One project that we could not directly witness but which we were excited to discuss, was the Culinary Caravan on the Move >>, a multiyear international education project funded by Erasmus + connecting Perho students with peers in Latvia, Spain, and Italy. In this project, the students work together both through internet-based cooperation and later through a project in which they run a food truck for a few days together, at an event in one of the students´home countries. In Finland, for instance, they served sausages and sandwiches at a Christmas Market in Helsinki. Later this summer, the students will serve food at a wine festival in Italy.
Such projects give students direct experience in the planning, operating, and management of a dining establishment, in a low-risk environment which will help them to become successful restaurant entrepreneurs. These students work across cultural and linguistic lines and they do so under the mentorship of teachers who allow them to steer the activity but are willing to advise as needed. It, much like the tour guide test we witnessed, prepares these students for careers in their areas of interest.
It was really fascinating to learn about!
I could have eaten these duck liver-rhubarb-seed crisp canapkees all by myself. Hands off, everyone!
We finished the evening with Leni over dinner at the Ravintola Perho >>, where we ate an astoundingly good dinner planned, cooked, served, and set by students themselves. The restaurant, in operation since 1935, is the oldest culinary school restaurant in Finland, and it is magnificent. We entered a room centered in a Nordic aesthetic of clean architectural lines with wood and glass as key features of the structure. The tables were set with bright green napkins and immaculate, high-quality dishware and utensils.
Students expertly helped us navigate the menu, suggesting wine or beer pairings (the restaurant also has its own student-run brewery) and served us with the professionalism one wants when eating at a fine dining establishment. We were surprised by an exquisite appetizer of duck liver and rhubarb jam with mustard seeds on sesame and pumpkin seed crisps.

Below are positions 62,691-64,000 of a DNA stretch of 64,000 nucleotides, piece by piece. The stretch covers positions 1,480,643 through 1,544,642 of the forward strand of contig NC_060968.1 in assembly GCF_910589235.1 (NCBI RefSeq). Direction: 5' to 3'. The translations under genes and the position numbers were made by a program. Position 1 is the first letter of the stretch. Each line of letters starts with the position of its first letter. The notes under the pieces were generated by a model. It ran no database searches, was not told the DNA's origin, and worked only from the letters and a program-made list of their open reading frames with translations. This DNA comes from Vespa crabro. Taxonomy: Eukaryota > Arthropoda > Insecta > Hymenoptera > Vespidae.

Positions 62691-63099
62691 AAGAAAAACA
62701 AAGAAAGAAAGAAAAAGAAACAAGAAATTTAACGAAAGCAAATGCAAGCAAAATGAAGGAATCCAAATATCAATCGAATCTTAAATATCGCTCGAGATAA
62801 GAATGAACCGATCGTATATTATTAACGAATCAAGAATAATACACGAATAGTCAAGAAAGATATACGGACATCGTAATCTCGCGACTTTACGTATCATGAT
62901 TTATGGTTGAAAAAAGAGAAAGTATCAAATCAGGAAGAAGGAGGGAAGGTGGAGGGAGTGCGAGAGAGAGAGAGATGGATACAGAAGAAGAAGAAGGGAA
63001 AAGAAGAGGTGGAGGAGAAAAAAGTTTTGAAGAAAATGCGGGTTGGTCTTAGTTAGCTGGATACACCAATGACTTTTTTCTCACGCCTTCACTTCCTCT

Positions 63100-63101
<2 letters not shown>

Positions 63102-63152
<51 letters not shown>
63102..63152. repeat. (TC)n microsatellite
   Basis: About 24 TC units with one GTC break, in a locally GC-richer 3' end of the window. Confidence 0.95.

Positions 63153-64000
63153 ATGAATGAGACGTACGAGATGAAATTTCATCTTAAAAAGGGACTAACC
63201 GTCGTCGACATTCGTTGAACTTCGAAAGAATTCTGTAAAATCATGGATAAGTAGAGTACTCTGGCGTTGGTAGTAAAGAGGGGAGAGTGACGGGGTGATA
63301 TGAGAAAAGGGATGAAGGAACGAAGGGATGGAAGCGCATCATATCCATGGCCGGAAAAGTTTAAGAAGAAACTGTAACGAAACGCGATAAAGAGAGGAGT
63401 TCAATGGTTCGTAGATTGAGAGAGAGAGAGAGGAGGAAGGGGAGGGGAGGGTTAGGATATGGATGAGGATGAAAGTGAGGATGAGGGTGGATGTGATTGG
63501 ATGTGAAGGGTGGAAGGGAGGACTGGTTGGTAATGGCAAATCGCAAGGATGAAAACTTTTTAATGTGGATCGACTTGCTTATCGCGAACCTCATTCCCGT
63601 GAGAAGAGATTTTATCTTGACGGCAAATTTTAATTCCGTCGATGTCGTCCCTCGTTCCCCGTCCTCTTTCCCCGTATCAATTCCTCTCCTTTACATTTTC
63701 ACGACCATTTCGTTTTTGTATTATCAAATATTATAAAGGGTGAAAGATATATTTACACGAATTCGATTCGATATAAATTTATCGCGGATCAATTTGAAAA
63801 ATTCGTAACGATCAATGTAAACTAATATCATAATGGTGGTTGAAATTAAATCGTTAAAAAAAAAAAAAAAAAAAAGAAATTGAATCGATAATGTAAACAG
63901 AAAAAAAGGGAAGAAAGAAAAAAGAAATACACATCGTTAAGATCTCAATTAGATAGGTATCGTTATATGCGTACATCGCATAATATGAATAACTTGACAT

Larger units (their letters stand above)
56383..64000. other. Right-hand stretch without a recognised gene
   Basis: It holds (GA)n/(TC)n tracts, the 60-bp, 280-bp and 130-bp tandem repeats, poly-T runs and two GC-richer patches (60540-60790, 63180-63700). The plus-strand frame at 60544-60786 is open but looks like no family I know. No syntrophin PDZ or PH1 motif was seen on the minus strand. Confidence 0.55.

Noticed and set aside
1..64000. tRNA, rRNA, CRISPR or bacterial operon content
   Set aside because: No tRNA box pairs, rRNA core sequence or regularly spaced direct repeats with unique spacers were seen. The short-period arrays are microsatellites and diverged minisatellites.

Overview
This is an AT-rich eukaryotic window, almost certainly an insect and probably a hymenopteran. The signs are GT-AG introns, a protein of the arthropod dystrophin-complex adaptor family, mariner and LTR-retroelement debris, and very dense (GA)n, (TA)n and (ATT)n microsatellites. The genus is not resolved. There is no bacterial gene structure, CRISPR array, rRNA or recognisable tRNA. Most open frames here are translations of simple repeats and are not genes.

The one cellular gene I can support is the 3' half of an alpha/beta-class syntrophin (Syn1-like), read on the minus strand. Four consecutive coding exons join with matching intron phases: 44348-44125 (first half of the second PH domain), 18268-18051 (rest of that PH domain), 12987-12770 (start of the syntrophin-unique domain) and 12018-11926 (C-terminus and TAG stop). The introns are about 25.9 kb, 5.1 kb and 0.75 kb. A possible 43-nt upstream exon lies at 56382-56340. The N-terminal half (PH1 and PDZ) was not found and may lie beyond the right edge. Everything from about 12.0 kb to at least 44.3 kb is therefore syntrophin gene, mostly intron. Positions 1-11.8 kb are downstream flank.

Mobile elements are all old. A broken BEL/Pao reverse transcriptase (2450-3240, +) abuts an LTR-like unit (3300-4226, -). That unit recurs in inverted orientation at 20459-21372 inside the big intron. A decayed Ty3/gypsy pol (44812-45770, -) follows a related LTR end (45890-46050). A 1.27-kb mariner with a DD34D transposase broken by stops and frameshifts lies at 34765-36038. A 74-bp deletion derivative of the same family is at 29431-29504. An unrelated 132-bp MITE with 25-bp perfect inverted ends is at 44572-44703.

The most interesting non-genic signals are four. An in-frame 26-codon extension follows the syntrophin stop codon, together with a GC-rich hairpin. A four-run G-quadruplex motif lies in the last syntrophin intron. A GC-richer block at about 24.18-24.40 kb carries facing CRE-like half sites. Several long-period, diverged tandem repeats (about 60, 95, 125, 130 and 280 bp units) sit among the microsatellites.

(PS I could eat about 1000 of those. They rocked!) Our main courses featured expertly cooked ingredients incorporating fresh, seasonal ingredients. The dessert, I could have eaten for days. While there, we saw other Perho faculty members, one of whom had come in to eat on an apparent date night with her husband. When your employees want to have a date in their place of employment, you know you are doing something right.
It was wonderful to connect again with my colleagues at Perho CTBC, and I know that this will help us to continue to evolve the mutually beneficial relationship our institutions have with one another. It will also strengthen the friendships that develop between our faculties over time.
I certainly cannot wait until we next meet.
Leni, minä, ja Sibelius. (Leni, me, and Sibelius).
This visit, which was a marathon 11 hours of engagement, gave us a lot to think about. These students at Perho are young, some only 16 years old. The projects in which they engage are preparing them for a career that may possibly last the rest of their lives, or that may lead to the twists and turns that life takes them on. These experiential learning opportunities seem to empower the students and help them prepare for a future in which Finnish culinary, entrepreneurial, and tourism careers are rapidly changing. I cannot wait to read what my students thought of our day. I cannot wait to eat more of those duck liver and rhubarb jam crisps.
And I definitely cannot wait to see Leni, Juha, Tiina, and everyone else that makes Perho a dynamic, interesting learning institution.
Leni Palminkoski-Pihlamo, lecturer
leni.palminkoski-pihlamo (at) perho.fi
Hilary-Joy Virtanen, Assistant Professor, Finnish & Nordic Studies
hilary.virtanen (at) finlandia.edu